Rocket With Army’s Hypersonic Missile Explodes Just Four Seconds After Lift-Off

Rocket With Army’s Hypersonic Missile Explodes Just Four Seconds After Lift-Off

A rocket carrying the U.S. Army’s experimental strike weapon exploded just four seconds after taking off from a launch pad in Alaska early Monday. The Department of Defense spokeswoman Maureen Schumann said that the three-stage rocket booster system and the missile it was carrying fell back on the Kodiak Launch Complex on Kodiak Island.

The rocket explosion was loud and scary

Pentagon officials said they decided to destroy the rocket to ensure public safety after detecting an anomaly. The rocket carrying the Advanced Hypersonic Weapon came back down on the launch complex. Fortunately, nobody on the ground was harmed. Officials were yet to determine the extent of damage. The rocket was launched at 4:00 a.m. on Monday at the Kodiak Launch Complex in Alaska. The launch complex is 25 miles away from the city of Kodiak.

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Kodiak photographer Scott Wight told the Associated Press that he watched the liftoff from Cape Greville in Chiniak, about 12 miles away from the launch site. He said the explosion was scary and loud. The U.S. Army is developing an Advanced Hypersonic Weapon that would be capable of striking targets anywhere on the planet within hours. It can reach the speeds of more than 3,600 miles per hour.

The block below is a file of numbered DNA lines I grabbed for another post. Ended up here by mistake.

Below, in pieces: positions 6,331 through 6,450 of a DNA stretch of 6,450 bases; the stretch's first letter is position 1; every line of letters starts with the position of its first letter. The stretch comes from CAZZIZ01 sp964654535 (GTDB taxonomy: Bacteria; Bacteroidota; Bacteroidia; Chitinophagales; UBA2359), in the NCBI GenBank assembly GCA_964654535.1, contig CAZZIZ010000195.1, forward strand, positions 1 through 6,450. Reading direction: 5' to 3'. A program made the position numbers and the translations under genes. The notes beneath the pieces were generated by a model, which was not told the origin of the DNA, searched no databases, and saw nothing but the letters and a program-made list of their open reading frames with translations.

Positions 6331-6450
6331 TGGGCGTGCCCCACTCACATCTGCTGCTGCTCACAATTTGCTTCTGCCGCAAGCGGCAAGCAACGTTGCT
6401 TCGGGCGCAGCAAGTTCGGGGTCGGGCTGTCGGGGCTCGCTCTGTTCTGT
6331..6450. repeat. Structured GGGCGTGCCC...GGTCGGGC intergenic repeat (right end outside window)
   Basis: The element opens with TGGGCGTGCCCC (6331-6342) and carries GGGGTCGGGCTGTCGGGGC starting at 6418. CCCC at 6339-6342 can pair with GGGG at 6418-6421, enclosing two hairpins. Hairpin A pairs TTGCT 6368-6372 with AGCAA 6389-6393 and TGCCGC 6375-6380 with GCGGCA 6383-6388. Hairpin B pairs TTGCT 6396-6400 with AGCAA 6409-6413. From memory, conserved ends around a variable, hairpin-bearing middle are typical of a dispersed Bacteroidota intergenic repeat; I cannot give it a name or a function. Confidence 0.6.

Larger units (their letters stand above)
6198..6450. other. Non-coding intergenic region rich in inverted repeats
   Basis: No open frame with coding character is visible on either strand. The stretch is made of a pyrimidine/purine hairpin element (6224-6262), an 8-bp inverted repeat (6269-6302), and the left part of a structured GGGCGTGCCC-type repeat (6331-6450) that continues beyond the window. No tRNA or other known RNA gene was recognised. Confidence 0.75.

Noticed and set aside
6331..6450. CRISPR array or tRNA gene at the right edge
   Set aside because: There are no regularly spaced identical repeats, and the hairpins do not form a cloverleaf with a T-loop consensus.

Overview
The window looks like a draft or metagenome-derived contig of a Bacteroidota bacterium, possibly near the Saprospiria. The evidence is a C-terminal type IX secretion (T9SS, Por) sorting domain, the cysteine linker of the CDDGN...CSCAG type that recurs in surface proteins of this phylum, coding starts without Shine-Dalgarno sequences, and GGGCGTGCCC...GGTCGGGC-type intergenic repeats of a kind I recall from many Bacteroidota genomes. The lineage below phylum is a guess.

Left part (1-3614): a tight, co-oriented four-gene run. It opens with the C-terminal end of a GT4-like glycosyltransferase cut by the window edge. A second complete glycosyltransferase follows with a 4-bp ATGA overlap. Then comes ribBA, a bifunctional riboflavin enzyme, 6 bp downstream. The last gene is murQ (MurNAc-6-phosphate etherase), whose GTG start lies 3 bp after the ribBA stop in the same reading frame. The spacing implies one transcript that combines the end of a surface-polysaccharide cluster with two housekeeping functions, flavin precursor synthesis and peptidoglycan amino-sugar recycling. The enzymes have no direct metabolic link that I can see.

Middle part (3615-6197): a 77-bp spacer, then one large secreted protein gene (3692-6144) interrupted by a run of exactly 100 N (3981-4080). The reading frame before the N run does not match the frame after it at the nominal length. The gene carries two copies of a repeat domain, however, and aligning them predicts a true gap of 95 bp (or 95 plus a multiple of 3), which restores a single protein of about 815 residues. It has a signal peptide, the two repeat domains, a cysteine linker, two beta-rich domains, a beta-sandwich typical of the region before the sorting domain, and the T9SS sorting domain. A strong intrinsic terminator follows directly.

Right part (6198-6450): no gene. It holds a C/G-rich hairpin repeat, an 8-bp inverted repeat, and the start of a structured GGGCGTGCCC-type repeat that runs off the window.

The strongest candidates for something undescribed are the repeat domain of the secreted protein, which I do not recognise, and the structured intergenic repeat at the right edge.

The rocket system was built by Sandia National Laboratories

The hypersonic weapon is one of the several advanced technologies being tested under the Prompt Global Strike program, which came into existence after the September 11, 2001 terrorist attacks. The Prompt Global Strike program researches ultra-fast projectiles to attack targets that threaten larger numbers of people.

The Advanced Hypersonic Weapon was first tested on November 17, 2011. That rocket flew the weapon from Hawaii to Kwajalein Atoll in the South Pacific. Monday’s test was aimed at enhancing previous modeling, simulation and ground testing. It was expected to cover 3,500 miles in less than an hour. The glide vehicle and the rocket booster were built by Albuquerque-based Sandia National Laboratories.

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